Infectious Disease Online
Pathology of Yersiniosis
Yersiniosis is caused by Yersinia enterocolitica and Yersinia pseudotuberculosis (Yersinia pestis causes human plague).
Yersinia enterocolitica and Yersinia pseudotuberculosis are gram-negative, oval coccoid or rod-shape bacteria.
Yersinia enterocolitica is an important food-borne pathogen.
Both species are motile, facultative anaerobes found in the faeces of wild and domestic animals, including rodents, sheep, cattle, dogs, cats, and horses.
Birds such as turkeys, ducks, geese, pigeons and canaries are common sources of Yersinia pseudotuberculosis.
Both organisms have been isolated from drinking water and milk.
Yersinia enterocolitia is more likely to be acquired from contaminated meat and Yersinia pseudotuberculosis from contact with infected animals.
Using PCR, the detection rate of pathogenic Yersinia enterocolitica in raw pork products is high, which reinforces the assumption that these products are a transmission link between pigs and humans.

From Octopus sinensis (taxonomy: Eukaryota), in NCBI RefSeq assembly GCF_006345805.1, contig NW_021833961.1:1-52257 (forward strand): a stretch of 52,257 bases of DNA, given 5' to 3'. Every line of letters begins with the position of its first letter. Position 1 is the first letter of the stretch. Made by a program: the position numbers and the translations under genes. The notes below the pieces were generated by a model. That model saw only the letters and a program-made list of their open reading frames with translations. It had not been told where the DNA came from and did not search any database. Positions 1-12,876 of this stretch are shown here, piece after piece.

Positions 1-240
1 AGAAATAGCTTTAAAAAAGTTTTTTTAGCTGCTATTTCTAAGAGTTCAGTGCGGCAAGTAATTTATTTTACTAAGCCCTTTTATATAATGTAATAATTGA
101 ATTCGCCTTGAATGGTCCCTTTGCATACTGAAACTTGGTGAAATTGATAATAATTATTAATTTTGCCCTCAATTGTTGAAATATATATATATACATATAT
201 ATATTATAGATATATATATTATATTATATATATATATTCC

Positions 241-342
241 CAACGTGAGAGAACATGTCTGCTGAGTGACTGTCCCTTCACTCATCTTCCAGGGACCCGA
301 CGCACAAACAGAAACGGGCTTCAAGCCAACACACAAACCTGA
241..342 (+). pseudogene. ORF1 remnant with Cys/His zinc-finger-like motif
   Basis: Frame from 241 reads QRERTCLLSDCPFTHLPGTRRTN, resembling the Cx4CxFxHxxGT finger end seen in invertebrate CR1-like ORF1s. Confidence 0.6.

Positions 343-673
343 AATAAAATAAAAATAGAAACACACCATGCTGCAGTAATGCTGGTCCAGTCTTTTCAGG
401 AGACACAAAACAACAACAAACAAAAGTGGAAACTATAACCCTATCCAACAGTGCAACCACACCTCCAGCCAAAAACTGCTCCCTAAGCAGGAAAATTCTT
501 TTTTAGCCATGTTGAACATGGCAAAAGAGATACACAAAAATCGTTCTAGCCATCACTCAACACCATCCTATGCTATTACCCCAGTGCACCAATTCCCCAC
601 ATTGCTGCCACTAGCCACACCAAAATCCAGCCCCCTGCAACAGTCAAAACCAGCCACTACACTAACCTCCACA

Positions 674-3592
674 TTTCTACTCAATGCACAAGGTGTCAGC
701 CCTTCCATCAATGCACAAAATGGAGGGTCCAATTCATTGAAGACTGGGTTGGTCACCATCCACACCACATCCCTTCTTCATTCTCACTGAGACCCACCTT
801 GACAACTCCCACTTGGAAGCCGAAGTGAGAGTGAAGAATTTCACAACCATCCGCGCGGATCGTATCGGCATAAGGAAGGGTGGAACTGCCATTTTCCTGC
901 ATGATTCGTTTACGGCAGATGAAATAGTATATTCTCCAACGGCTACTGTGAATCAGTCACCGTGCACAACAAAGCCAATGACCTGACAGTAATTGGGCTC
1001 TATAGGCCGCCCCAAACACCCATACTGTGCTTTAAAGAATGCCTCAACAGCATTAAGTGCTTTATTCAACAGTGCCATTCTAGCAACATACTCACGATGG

Yersinia enterocolitica may be associated with the development of inflammatory bowel disease.
Yersinia enterocolitica and Yersinia pseudotuberculosis have been implicated as causes of appendicitis, ileocolitis, and mesenteric adenitis.
Pathology and pathogenesis:
Ingested Yersinia enterocolitica proliferates in the ileum, invades the mucosa, produces ulcerations and necrosis of Peyer’s patches, and migrates by way of the lymphatics to the mesenteric lymph nodes.
Arthralgia, arthritis, and erythema nodosum are complications.
Septicemia is an uncommon complication but kills about one-half of those affected.
Fever, diarrhea (sometimes bloody) and abdominal pain begin 4 to 10 days after penetration of the mucosa.
Ingested Yersinia pseudotuberculosis penetrates the ileal mucosa, localizes in ileocaecal lymph nodes, and produces abscesses and granulomas in the lymph nodes, spleen, and liver.
The granulomas may be centered in the lymphoid follicles.
Diarrhea and abdominal pain in the right lower quadrant with fever may lead to an erroneous diagnosis of appendicitis.
No histologic features distinguish reliably between Yersinia species, or between Yersinia-positive and Yersinia-negative cases.
Because special stains and cultures are often not diagnostic, PCR analysis is an excellent technique for the diagnosis of Yersinia.
Streptomycin, gentamycin, tetracycline and trimethoprim-sulfamethoxazole are the antibiotics of choice.
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